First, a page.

An Iconoclastic Hoosier’s Flag Day Rumination

I wrote this about a year ago.  Nothing’s changed:

The USA flag is a powerful symbol. It’s in outer space, on T-shirts and bumper stickers. Coffins have been draped with it. It even flies in other nations. It’s been burned in protest and praised in song.

When we pledge our allegiance to it, we consciously revere those who have, in one way or another, fought for the constitutional liberty that made this nation special.

You can understand why we have a Flag Day.

It’s that Pledge of Allegiance I want to talk about…

Some claim that the author of our Pledge of Allegiance was a high school student named Frank E. Bellamy, born in Madison, Indiana. His pledge won a contest, got published and famous, while Frank became an injured war vet, a poor artist, and died young.

On the other hand, a fired New York minister named Francis Bellamy, unrelated to Frank, but employed at The Youth’s Companion that published the pledge in 1892, claimed credit for it, and energetically promoted it. An investigation in 1939 concluded that Francis was the author.

This was not a happy conclusion for many, because Francis Bellamy was, unlike the other Bellamy, a zealous global socialist who angrily opposed replacing his words “to my flag” with, “to the flag of the United States of America.” This apostate Bellamy almost certainly would have opposed the addition of “under God” in 1953.

Perhaps the pledge’s origin doesn’t matter. But perhaps its origin explains why we have an oath to a symbol, and not to the constitution.

Until 1892, the only nationalistic oaths in America were oaths sworn by politicians and soldiers to preserve, protect and defend the constitution. Our nation’s founders knew what had happened to the Jews and early Christians who refused to make oaths to idols, or to “Lord Caesar.” They wanted no citizen oaths to a person or abstraction like those demanded by feudal lords, churches, or the King of England. After all, no man is above the law, right?
That’s why the Oath of United States Citizenship clearly replaces oaths to people or abstractions with a dedication to the written contract that binds us as a nation:

“I hereby declare, on oath, that I absolutely and entirely renounce and abjure all allegiance and fidelity to any foreign prince, potentate, state, or sovereignty of whom or which I have heretofore been a subject or citizen; that I will support and defend the Constitution and laws of the United States of America against all enemies, foreign and domestic…”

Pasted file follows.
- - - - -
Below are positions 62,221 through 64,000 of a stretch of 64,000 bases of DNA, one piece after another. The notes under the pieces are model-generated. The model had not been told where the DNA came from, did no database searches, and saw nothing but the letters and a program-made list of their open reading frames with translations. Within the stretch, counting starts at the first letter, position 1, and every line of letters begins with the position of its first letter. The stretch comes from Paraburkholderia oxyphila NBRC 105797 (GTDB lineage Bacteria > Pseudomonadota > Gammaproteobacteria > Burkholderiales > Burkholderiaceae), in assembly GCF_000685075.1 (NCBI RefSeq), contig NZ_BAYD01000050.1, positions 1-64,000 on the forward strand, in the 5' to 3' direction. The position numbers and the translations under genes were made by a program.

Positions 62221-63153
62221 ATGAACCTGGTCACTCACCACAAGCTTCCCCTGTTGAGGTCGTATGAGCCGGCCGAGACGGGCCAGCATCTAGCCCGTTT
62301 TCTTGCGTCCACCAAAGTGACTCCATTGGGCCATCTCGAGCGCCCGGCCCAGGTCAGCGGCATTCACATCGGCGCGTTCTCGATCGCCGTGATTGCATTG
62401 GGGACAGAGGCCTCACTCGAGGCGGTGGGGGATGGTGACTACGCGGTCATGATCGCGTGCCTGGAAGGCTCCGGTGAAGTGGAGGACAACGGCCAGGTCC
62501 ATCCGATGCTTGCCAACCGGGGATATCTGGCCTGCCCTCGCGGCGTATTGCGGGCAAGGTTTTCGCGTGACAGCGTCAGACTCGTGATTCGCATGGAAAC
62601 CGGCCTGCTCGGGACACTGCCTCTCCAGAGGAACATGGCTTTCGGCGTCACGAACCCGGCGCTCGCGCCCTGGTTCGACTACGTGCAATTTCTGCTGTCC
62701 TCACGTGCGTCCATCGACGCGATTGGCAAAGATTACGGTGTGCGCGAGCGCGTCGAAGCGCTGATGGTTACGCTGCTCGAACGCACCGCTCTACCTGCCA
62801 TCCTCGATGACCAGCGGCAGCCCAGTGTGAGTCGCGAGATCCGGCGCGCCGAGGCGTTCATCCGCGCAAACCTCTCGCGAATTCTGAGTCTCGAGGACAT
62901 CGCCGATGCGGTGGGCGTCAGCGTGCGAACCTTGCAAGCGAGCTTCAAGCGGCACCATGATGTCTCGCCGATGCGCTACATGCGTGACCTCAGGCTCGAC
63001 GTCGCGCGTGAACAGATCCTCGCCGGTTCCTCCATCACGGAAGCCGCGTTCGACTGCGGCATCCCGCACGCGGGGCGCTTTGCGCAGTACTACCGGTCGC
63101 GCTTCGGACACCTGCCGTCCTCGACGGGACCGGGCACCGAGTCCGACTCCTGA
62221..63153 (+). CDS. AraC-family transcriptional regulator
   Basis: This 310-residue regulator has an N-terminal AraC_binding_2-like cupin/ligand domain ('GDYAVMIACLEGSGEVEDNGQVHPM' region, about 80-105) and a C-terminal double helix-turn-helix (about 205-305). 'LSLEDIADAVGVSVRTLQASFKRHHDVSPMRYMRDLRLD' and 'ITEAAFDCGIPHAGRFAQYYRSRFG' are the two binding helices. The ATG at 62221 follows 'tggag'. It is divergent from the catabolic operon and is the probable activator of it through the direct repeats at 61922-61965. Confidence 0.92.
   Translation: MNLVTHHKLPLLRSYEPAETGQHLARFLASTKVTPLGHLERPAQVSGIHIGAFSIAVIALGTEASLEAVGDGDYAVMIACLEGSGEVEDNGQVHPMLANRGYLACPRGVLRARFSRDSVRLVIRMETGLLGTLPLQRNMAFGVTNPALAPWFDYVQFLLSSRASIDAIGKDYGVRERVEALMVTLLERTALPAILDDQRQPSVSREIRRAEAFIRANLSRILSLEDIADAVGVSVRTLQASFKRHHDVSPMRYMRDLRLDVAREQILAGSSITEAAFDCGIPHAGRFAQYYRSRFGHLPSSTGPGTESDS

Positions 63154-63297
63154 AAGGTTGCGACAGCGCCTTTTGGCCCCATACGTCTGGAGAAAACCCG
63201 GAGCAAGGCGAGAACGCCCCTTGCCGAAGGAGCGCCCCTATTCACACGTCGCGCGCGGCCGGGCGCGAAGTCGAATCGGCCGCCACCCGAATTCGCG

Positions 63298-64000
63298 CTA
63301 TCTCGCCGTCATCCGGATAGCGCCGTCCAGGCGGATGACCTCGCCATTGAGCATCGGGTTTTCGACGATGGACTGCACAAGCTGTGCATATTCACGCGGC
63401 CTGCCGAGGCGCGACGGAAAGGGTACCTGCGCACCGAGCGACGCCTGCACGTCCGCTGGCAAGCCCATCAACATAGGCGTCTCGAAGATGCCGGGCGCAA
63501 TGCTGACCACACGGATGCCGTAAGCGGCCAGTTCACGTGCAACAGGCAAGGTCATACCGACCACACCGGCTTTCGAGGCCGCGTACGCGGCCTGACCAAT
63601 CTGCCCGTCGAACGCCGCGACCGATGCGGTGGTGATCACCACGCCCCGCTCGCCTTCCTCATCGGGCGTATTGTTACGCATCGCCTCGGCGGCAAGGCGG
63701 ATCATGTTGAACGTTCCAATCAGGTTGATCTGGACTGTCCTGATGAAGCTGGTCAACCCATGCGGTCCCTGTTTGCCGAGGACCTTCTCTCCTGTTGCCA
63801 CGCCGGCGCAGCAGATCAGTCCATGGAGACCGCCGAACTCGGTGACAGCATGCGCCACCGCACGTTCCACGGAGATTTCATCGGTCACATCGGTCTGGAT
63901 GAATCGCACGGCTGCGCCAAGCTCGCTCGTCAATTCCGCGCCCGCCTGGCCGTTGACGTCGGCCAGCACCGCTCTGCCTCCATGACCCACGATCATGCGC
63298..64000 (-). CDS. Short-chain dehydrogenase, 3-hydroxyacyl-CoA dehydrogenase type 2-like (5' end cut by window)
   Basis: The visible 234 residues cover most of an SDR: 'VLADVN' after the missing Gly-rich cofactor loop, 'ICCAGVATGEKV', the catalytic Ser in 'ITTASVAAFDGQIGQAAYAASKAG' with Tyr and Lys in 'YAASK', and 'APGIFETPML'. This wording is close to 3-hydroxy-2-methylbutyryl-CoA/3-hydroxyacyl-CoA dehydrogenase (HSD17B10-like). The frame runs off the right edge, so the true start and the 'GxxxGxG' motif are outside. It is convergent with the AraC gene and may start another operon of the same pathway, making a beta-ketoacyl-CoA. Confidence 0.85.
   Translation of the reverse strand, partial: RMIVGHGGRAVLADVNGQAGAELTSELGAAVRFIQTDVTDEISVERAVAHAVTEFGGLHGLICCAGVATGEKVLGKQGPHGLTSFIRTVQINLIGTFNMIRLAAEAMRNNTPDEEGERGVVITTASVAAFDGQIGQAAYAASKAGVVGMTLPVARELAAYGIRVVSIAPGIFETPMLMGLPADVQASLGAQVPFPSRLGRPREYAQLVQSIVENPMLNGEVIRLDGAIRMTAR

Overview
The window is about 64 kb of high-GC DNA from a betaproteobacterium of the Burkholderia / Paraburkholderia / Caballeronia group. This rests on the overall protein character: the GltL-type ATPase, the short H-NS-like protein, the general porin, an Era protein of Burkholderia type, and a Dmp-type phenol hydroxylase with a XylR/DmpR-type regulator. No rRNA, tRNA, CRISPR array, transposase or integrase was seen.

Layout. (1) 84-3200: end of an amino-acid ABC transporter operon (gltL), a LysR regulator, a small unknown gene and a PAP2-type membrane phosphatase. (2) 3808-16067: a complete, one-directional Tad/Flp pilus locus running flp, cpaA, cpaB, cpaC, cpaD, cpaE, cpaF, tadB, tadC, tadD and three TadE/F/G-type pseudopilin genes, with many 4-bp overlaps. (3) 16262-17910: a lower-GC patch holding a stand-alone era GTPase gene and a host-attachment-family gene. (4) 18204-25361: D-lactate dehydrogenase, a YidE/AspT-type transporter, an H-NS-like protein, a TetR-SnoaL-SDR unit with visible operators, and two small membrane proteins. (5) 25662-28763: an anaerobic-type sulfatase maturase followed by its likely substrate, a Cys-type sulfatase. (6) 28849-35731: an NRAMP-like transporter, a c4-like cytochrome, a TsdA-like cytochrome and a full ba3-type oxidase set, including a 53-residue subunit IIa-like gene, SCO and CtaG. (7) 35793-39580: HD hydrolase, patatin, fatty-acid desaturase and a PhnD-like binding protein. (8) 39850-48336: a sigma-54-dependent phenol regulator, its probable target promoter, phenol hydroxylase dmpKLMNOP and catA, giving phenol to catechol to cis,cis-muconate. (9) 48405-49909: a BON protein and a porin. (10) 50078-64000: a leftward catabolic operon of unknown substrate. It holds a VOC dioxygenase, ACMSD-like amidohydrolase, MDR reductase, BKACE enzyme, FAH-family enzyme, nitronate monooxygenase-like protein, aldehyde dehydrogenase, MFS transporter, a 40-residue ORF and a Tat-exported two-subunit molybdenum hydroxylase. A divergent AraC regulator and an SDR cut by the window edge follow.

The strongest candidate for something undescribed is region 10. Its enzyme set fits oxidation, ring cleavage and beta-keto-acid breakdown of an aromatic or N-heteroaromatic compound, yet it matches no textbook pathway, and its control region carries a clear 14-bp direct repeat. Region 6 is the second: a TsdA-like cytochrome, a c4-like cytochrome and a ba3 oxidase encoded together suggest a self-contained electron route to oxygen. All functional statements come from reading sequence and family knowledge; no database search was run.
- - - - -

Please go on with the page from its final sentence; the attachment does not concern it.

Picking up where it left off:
What a great oath. A person could read the constitution and understand exactly, literally, what this oath entails because, despite what politicians tell us about that leash on their power, the constitution is very clear.

But how does one obey a flag? To what end and degree must we obey it? It certainly seems contrary to the spirit of 1776. And for any Christian or Muslim, can an oath of allegiance to a symbol be anything other than forbidden idolatry? Why pledge to what was officially, until 1923, only a military banner?

Let’s go back 67 years before that first Pledge.

Modern Socialism, including the coining of the word “socialism,” started a generation before Marx and Engels with the Owenites in New Harmony, Indiana. Robert Owen’s children later became very influential in Indiana government. A little later, Terre Haute, Indiana’s Eugene Debs very successfully promoted this socialism through the early 1900s.

Mussolini, Hitler, Stalin, Pol Pot, et al., slightly tarnished the gleam on this Brave New World Order, but our public schools and government are still far more socialist than founding-fathers libertarian. We are, in other words, more 1984 than 1776.

Let’s be clear on this. Socialism is the ideology responsible for hundreds of millions of deaths in the last century, and it’s not done yet. Consider what you know of the words and symbols of socialism, and consider whether it bothers you that it was ardent supporters of this ideology that published and promoted our Pledge of Allegiance.

We should think hard about what we’re promising; and to whom. And the politicians we choose should keep their oaths of office.

Is it too much to ask that our words mean what they say, and that our actions fit our promises?

How about we dust off that old U.S.Constitution?

I could face the flag and pledge allegiance to that.

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